In 1860 a series of massacres was carried out in Syria, under the patronage of the Turks. The desultory skirmishing of Druzes and Christians culminated in civil war throughout the Lebanon. Far and wide the Christian towns and villages were burnt, and thousands of Christians slaughtered. It was, to some extent, a general stand-up fight between rivals. British sympathy was largely with the Druzes. French sympathy and considerable support were on the side of the native Christians. The Druzes were almost uniformly victorious, and the carnage was frightful; but in almost every engagement Turkish troops were spectators. They gave moral support, and often practical assistance, to the Druzes during the battles; they invariably joined in the work of plunder, and they alone were guilty of unspeakable atrocities on women and children. On these points the testimony of missionaries, consuls, commanders, and ambassadors was unanimous.
In 1517 the shadow of the Turk first fell upon Syria. Selim I conquered the country, and since then, with one shortinterval, it formed a part of the Ottoman Empire. Wealth decreased and the taxation of industry increased, commerce dwindled, and the existence of the constantly diminishing Christian population was made unspeakably miserable. It sometimes happened that Christian rayahs lived so happily under Muhammedan rulers that they forgot for the time their status of degradation and badge of inferiority ; but the Turkish master brought with him Turkish manners, in addition to the standard ascendency of his religion.
During the weary centuries that Syria was under the heel of the Turk, the pashas, agas, kaimakams, and the entire horde of hungry officials, looked upon the Christians as their natural prey, and dealt with them unchecked and unquestioned by any authority. The only limit to their rapacity consisted in the practical limitations of their victims’ resources. The life of the rayah was deplorable. He lived because he had made his choice between death and tribute. This was his official position in a Muhammedan state. But besides this he was constantly loaded with contumely. If by industry, or good luck, he happened to have wealth he was plundered. If he tried to conceal his treasure he was beaten on the feet till he disclosed it. Whatever his merit, he was not permitted to ride on a horse, or even on a donkey. When he met a Turk in the street he was obliged to leave the side path and step into the slush in the centre. He was obliged towear blackclothes and blackhead gear,while theTurks dressed in gay silks and golden embroideries. He was obliged to speak to a Turk with bated breath, and if by inadventence he raised his voice he was struck on the mouth. He dared not live in a house as high as that of his Muslim neighbours, or wear arms for protection, or have his seal engraved in the common Arabic character, and when he died it was not permissible to carry his corpse past a mosque.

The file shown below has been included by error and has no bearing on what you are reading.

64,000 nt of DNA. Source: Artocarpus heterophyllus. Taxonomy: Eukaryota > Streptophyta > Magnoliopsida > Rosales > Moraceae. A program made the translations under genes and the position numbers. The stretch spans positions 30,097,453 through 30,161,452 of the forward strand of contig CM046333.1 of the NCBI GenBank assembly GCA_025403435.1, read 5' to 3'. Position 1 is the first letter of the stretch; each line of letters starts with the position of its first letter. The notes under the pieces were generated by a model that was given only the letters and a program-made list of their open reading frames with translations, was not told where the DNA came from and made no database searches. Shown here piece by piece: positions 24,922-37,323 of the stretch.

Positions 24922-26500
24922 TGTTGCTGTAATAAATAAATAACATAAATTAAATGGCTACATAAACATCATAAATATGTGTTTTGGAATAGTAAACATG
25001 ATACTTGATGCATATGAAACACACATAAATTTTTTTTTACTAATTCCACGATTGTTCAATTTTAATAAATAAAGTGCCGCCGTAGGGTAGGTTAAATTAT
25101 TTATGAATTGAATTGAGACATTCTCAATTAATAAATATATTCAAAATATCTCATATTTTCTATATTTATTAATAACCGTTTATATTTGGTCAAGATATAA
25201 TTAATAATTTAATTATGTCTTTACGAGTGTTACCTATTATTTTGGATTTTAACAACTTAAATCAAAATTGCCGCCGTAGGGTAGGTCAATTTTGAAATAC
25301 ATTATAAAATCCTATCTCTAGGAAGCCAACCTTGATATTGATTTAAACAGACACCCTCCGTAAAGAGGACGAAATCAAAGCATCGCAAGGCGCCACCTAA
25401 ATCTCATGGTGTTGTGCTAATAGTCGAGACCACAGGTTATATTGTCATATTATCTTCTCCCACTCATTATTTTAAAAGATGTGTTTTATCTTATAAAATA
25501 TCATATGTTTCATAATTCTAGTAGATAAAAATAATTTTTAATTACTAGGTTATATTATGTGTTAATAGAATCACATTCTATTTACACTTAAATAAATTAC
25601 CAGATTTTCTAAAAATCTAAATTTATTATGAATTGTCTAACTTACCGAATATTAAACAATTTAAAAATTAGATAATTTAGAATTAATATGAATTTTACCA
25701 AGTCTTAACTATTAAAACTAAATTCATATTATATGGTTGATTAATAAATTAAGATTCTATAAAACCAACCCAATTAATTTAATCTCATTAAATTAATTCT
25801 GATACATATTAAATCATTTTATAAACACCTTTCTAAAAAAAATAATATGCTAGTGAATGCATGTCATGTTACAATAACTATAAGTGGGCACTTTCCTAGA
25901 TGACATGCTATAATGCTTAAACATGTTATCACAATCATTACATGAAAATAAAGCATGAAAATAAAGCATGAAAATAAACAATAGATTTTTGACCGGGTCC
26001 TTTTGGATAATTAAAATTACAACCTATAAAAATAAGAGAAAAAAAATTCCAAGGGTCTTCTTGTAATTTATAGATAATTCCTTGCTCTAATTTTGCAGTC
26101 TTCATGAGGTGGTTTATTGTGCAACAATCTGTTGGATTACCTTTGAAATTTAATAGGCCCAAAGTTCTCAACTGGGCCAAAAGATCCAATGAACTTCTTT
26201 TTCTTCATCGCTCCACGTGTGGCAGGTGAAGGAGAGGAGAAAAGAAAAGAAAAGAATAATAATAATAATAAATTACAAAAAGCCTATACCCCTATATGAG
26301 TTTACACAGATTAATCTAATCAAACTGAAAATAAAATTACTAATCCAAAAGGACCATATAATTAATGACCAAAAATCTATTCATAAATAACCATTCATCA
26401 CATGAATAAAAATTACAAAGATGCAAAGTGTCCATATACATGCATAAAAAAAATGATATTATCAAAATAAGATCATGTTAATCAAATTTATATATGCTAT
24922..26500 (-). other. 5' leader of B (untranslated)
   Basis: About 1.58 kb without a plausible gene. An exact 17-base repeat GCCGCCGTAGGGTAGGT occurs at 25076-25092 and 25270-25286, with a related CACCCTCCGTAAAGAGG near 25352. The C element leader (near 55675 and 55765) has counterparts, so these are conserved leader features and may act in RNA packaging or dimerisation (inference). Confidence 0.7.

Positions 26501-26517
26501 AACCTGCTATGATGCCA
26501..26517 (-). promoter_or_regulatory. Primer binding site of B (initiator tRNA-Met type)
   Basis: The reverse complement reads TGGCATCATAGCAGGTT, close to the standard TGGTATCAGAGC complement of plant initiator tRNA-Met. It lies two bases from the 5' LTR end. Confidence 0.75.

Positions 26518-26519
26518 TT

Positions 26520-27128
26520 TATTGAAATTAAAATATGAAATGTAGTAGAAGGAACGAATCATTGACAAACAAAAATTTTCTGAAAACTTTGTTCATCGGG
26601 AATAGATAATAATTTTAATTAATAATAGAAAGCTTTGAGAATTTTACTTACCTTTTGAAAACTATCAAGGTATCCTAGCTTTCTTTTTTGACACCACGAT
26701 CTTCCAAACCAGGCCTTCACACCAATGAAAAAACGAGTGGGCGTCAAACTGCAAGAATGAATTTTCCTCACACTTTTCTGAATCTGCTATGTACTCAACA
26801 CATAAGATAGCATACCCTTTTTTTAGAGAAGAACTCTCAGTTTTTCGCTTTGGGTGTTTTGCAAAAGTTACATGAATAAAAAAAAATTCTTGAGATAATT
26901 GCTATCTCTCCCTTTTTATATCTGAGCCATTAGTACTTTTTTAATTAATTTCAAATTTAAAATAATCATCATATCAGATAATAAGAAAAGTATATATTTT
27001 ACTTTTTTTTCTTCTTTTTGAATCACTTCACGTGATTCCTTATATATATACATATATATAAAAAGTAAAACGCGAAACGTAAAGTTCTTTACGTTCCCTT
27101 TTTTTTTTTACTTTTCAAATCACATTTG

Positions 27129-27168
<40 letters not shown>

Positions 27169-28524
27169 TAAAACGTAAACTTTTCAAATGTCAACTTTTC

In regard to the massacre of the eleven thousand Christians in Syria in 1860, the officials of the Porte at Constantinople formed a conspiracy for the blotting out of the Christian name in those parts, they appointed their own creatures to the governments of Damascus, Beirut, Sidon, and furnished them with soldiers, who were posted as garrison in the chief towns inhabited by Christians, under pretense of defending them against the Druses.
When all was ready the savage Druses of Hauron were summoned, and they and their brethren of Lebanon and AntiLebanon immediately set themselves to burning the villages and killing the people without any provocation. They put to death every male, even the infants at the breast, and enslaved as many of the women and girls as they chose.